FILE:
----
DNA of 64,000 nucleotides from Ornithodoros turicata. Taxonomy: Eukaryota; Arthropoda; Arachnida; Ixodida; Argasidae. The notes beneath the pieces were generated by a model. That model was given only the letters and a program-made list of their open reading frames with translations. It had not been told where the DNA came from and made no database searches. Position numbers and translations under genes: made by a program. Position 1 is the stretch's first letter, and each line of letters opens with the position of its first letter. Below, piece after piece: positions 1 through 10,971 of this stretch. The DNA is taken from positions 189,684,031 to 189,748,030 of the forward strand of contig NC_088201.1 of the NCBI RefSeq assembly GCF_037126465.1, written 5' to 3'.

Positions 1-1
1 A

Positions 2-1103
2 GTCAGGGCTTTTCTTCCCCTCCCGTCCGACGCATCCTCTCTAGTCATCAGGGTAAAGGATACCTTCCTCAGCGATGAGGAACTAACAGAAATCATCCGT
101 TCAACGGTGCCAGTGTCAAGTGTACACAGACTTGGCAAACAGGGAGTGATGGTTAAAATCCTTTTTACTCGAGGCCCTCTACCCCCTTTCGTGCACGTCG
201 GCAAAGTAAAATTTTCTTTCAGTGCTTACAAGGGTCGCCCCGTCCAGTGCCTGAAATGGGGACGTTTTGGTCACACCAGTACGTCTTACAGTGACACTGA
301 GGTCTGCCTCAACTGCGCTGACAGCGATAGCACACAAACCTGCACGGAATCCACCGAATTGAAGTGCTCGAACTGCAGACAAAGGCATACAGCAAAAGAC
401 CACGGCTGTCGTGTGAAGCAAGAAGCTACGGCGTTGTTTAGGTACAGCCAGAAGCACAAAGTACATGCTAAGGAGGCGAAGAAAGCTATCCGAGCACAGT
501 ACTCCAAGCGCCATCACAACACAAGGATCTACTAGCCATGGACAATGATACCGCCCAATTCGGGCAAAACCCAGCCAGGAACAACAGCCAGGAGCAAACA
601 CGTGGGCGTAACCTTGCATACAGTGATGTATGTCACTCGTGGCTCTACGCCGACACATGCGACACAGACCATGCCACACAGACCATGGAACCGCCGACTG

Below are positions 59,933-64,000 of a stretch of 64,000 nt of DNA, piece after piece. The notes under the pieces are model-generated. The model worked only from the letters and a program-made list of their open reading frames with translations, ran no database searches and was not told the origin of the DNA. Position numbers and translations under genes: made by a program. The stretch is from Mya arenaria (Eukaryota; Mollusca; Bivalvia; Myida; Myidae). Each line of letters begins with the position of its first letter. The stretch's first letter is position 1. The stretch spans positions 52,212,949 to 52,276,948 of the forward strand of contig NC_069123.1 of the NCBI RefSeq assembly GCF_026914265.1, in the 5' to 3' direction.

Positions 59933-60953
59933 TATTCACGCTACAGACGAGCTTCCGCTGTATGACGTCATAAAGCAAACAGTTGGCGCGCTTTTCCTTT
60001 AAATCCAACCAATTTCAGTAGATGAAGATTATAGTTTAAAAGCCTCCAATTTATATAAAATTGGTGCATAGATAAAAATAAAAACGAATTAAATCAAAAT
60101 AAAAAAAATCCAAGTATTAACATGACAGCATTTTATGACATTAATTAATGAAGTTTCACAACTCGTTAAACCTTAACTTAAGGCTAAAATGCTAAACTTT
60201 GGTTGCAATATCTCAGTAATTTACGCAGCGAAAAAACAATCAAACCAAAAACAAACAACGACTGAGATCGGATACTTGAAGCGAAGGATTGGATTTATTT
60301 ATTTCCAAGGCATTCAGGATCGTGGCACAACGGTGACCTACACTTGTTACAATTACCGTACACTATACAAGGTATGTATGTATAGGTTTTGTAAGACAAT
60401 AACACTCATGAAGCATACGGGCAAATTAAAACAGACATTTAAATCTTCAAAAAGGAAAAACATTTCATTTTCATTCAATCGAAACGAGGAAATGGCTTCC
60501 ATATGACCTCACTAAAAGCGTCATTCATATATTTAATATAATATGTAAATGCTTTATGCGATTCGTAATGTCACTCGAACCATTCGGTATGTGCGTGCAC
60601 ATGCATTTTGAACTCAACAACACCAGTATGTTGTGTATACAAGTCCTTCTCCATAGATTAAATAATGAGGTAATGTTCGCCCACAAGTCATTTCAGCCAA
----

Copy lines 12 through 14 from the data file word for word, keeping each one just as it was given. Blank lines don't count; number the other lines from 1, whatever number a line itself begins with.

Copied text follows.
Below are positions 59,933-64,000 of a stretch of 64,000 nt of DNA, piece after piece. The notes under the pieces are model-generated. The model worked only from the letters and a program-made list of their open reading frames with translations, ran no database searches and was not told the origin of the DNA. Position numbers and translations under genes: made by a program. The stretch is from Mya arenaria (Eukaryota; Mollusca; Bivalvia; Myida; Myidae). Each line of letters begins with the position of its first letter. The stretch's first letter is position 1. The stretch spans positions 52,212,949 to 52,276,948 of the forward strand of contig NC_069123.1 of the NCBI RefSeq assembly GCF_026914265.1, in the 5' to 3' direction.

Positions 59933-60953
59933 TATTCACGCTACAGACGAGCTTCCGCTGTATGACGTCATAAAGCAAACAGTTGGCGCGCTTTTCCTTT